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HIRO Mortgage Program 2021: High LTV Refinance Option

Kevin Graham5-minute read

February 11, 2021

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With mortgage rates being as low as they are, refinancing to change your term, lower your interest rate or both can be an attractive prospect. However, traditional options to refinance require a minimum of the existing home equity. Homeowners in areas where property values have been depressed in recent years may find it harder to qualify for these programs.

The goal of the HIRO mortgage program is to allow homeowners with a Fannie Mae-backed loan who have low equity an option to refinance their homes to lower the rate or change their term. We’ll go over what the program is, how it works, who qualifies and alternative options you might have.

What Is HIRO?

HIRO stands for the High LTV Refinance Option from Fannie Mae. Loan-to-value ratio (LTV) compares the balance remaining on your loan to the value of your home and is typically expressed as a percentage. Subtracting the result of this ratio from 100 gives you the amount of equity you have in your home.

As mentioned above, traditional refinancing options require a minimum amount of equity – they have LTV maximums. HIRO and another program we’ll discuss later from Freddie Mac are the spiritual successors to the Home Affordable Refinance Program (HARP). HARP helped homeowners who had little to know equity due to low property values.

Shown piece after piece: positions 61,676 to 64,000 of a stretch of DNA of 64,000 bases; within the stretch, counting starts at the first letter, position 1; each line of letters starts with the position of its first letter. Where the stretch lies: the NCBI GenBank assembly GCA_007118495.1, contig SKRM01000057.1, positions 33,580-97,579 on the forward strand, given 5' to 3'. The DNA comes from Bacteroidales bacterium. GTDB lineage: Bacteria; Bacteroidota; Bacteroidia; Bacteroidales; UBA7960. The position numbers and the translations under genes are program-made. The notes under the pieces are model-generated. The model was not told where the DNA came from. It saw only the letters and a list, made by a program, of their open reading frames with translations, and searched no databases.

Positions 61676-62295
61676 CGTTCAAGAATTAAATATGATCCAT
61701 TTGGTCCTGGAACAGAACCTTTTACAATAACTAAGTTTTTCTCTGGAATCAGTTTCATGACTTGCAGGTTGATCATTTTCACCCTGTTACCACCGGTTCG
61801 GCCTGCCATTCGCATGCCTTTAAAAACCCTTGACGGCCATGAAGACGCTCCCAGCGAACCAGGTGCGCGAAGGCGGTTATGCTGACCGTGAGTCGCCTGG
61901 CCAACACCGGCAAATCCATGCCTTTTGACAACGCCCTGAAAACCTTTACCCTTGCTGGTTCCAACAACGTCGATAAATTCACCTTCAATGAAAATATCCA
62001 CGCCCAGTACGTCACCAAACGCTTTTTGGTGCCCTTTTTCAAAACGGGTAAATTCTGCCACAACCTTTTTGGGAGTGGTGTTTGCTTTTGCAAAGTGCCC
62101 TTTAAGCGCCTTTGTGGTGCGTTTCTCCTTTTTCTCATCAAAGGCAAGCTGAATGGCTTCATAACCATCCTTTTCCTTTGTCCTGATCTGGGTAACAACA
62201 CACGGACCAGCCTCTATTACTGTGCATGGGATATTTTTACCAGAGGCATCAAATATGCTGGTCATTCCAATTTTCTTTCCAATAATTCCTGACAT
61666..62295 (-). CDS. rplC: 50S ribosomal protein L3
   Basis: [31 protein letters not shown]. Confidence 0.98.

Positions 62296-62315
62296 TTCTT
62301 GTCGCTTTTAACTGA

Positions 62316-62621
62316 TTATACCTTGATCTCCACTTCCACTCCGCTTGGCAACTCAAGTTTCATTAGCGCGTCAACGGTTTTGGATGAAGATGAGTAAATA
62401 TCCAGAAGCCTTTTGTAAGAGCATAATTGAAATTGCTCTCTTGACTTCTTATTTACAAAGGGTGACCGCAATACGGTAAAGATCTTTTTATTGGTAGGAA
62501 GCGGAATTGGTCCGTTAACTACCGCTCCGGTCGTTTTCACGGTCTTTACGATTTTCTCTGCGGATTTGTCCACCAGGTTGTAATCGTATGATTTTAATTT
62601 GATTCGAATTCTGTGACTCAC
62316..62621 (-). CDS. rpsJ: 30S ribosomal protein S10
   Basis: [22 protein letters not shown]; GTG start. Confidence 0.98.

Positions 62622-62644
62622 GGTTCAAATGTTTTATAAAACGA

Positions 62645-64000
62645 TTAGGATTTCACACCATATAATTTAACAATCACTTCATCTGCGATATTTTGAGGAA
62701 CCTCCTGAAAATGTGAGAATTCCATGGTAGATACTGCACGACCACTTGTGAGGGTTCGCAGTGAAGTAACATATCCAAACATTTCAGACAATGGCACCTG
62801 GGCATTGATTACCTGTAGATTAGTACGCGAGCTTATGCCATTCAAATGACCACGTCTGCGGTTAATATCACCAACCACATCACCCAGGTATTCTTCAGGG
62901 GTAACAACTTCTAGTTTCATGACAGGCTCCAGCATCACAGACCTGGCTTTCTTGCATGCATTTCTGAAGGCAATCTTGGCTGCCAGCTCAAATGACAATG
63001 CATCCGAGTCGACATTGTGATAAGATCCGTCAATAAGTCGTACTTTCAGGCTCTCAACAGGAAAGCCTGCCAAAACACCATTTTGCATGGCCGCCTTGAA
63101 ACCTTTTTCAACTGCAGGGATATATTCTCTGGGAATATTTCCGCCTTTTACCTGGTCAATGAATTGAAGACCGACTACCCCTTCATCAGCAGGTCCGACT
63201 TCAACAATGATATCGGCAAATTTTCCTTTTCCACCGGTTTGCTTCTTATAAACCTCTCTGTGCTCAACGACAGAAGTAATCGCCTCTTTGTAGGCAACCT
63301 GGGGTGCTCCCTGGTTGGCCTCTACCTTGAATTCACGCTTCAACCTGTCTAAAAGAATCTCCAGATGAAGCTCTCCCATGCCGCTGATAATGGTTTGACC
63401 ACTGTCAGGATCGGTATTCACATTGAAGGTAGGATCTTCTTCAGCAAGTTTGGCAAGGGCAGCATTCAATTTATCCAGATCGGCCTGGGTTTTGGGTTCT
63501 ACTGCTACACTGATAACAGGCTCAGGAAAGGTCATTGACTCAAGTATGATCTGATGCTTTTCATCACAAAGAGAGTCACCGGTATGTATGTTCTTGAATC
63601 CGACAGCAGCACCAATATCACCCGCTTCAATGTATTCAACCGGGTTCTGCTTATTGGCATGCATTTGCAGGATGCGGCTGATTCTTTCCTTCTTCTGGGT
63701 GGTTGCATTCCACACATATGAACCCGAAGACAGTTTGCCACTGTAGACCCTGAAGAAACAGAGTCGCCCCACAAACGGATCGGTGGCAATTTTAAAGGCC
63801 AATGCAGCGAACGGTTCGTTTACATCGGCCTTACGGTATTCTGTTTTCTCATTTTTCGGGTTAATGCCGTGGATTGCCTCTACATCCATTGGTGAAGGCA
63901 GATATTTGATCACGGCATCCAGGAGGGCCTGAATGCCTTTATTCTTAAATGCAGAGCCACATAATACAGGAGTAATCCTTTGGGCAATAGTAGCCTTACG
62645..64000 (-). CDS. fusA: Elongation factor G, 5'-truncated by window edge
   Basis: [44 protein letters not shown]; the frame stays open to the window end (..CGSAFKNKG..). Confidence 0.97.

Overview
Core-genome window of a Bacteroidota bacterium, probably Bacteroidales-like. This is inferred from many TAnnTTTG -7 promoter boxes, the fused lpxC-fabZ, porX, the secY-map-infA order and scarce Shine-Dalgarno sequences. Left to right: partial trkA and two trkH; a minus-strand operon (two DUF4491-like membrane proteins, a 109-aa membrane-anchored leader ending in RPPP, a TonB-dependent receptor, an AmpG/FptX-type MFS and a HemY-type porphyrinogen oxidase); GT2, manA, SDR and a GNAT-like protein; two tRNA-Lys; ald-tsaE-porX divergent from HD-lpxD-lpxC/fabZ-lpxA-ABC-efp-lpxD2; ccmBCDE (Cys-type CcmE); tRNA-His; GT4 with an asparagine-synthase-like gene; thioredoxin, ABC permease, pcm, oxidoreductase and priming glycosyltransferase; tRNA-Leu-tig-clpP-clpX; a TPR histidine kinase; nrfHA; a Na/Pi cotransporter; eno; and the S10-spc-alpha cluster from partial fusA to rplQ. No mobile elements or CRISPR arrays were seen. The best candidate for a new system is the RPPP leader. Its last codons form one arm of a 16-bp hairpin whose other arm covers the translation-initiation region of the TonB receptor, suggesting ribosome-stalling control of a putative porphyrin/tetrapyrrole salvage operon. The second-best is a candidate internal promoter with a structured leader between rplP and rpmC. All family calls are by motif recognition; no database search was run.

Although some requirements are slightly different, both programs help homeowners refinance their mortgage to lower their rate or change their term even if they owe more on their home than it’s worth. Because this program is available for those with little to no equity, the one thing you can’t do is take cash out. That requires existing equity to convert to dollars.

How The High LTV Refinance Options Works

Although there are various programs aimed at accomplishing the same goal depending on the type of loan you have prior to refinancing, HIRO is for homeowners with Fannie Mae-backed loans who haven’t previously refinanced through HARP.

Let’s say you bought or last refinanced your home in September 2017. According to Freddie Mac, the average 30-year fixed mortgage at the time had an interest rate of 3.83%. Conservatively, let’s say you qualify today with a rate of 3.25% with the same $250,000 loan amount. With that same 30-year term you would save $81.15 per month. Moreover, you save $29,214.37 in interest over the life of the loan.

Income Verification